Image credit: TCU SS Tommy Sacco (Photo courtesy of TCU)
ARLINGTON, Texas — If you look at the numbers that don’t involve mathematical formulas, Texas Christian has a pretty conventional, non-controversial case to host a regional.
It won the Big 12 regular season title with a 16-8 record, has a 36-20 overall record, went a respectable 7-5 against the four other projected regional teams in the Big 12 and it went into the Big 12 Tournament ranked in the top 10 in the Baseball America Top 25.
The problems crop up when you look at RPI. As of Saturday afternoon, the Horned Frogs’ RPI was stuck at 36. Reasonable people can look at that RPI and understand that it doesn’t accurately reflect the quality of the team or its resume, but as far as hosting goes, history suggests that an RPI that high is a non-starter.
A team hosting with an RPI in the 30s isn’t without precedent. UCLA hosted with a 34 RPI in 2011, a year in which it also won the Pac-12 regular season title. But that example might not be all that relevant.
The West Coast tends to get special dispensation in the RPI—it’s not uncommon for West Coast bubble teams to get into the field with RPIs in the 50s—and in 2011, that dispensation appears to have carried over to the host discussion.
TCU, fair or not, is not likely to get that same RPI allowance. It doesn’t mean it couldn’t happen. It just means that TCU hosting would be a pretty sizable break from the norm.
It’s a conundrum on two fronts. For one, it is a bit strange that the team that won the Big 12 title is having RPI problems to begin with, especially when you consider that TCU also played quality games in non-conference play, including a tournament in Arizona that included games against top-100 RPI teams in California and Houston, and a road series against Kentucky.
There’s also a lot of general incredulity at the idea that it’s possible TCU won’t host, which is often expressed in frustration about how often RPI is seemingly taken as gospel in committee deliberations.
Acting head coach Bill Mosiello, who moved into the role when Kirk Saarloos was suspended after being ejected Thursday, voiced those kinds of frustrations after TCU’s loss to Oklahoma State Friday.
“The RPI is so strange,” he said. “Even I’m confused. It seems like teams get a lot of points for their RPI when they beat us, but it doesn’t seem like we get a whole lot of points when we beat somebody else. (The Big 12) is the third-rated RPI conference. It’s the balanced one where it’s not a deal where you don’t play three teams.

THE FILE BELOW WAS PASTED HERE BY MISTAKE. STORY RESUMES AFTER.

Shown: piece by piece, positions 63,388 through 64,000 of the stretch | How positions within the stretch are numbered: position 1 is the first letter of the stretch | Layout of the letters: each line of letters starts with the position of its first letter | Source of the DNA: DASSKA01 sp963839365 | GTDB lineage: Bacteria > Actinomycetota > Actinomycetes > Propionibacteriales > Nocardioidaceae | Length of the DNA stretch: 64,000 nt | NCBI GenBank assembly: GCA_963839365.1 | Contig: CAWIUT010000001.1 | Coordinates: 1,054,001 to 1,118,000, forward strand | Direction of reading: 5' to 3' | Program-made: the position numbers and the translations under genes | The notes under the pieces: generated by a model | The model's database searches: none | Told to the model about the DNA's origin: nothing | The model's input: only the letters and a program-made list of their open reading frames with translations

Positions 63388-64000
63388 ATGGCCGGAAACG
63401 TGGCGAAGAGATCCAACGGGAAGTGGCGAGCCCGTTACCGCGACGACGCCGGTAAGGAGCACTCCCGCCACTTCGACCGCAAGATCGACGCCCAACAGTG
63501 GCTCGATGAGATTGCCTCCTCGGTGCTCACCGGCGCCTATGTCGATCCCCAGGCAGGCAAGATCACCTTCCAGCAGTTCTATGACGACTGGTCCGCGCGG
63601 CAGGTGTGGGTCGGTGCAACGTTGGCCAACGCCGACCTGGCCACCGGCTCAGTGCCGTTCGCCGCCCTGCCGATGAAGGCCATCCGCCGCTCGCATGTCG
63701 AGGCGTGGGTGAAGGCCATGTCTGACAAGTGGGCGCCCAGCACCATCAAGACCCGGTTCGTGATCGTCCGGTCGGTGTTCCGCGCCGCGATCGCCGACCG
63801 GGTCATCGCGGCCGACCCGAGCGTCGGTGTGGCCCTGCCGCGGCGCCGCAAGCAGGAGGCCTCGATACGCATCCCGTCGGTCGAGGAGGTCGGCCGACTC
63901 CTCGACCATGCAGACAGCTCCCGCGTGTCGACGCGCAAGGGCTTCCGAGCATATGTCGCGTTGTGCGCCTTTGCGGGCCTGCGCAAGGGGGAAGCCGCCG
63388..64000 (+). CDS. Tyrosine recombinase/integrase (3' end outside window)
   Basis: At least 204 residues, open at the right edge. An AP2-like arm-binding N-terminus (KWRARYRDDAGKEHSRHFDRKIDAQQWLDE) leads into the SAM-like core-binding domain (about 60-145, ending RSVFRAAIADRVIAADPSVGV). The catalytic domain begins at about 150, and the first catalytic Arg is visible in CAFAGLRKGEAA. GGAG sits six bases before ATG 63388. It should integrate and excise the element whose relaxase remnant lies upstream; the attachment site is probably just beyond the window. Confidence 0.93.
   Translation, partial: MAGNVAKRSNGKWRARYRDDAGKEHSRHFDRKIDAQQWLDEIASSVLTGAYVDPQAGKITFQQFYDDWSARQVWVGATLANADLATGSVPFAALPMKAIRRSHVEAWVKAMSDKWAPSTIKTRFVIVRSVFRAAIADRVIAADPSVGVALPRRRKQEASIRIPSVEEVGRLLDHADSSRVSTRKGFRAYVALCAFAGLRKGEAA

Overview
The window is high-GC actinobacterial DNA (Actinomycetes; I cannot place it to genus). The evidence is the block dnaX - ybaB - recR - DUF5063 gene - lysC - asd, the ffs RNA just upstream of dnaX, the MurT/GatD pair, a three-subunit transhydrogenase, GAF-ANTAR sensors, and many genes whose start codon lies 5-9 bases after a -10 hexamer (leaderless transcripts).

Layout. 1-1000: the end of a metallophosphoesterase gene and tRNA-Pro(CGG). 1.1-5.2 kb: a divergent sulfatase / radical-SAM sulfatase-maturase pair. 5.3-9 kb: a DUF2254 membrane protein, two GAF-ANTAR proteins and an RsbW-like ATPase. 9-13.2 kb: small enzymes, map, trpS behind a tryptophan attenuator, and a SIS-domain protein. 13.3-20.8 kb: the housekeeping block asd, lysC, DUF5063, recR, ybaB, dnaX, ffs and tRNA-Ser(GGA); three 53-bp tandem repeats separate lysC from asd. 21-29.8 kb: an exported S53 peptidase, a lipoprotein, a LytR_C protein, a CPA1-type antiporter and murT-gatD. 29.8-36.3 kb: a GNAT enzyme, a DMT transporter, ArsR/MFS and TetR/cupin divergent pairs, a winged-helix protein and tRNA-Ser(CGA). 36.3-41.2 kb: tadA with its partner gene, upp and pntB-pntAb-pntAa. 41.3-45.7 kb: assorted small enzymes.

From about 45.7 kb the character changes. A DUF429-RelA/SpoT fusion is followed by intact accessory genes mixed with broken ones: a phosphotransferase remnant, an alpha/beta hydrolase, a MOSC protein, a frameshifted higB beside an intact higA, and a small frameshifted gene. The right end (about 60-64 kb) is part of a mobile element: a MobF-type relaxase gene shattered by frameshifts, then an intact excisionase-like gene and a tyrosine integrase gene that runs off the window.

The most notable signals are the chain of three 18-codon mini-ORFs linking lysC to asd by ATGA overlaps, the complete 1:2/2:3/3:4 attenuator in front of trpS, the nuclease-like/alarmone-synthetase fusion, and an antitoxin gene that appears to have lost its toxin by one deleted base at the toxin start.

“We had to play in a great Big 12, we won it outright. So to me, how are you not a host? If you’re in the third-best RPI league, most years it’s two (in RPI). We win it outright, then we should be a host, but that’s not for me to say.”
Adding to the things that might work against TCU is that it can’t do anything else to help itself. It went 1-2 in the Big 12 Tournament and its one win was over Baylor, which didn’t help the Frogs’ metrics.
That’s compounded by the fact that Texas has moved more comfortably into hosting position and with a win over the Longhorns to begin the day Saturday in Arlington, Oklahoma State pushed its RPI up to 10.
Outside of the Big 12, North Carolina, East Carolina and Louisiana State have all played their way into the hosting discussion this week, which has further muddied the waters.
Ultimately, though, one can look at TCU’s resume up, down and sideways, but it’s going to come down to how the committee chooses to approach the debate between RPI versus an overall body of work.
If the RPI rules the day, as it so often has, TCU’s host hopes are in peril, at the very least. If the overall body of work takes precedence, it’s still going to be a crowded host picture, but the Horned Frogs should be no less than right in the middle of the discussion.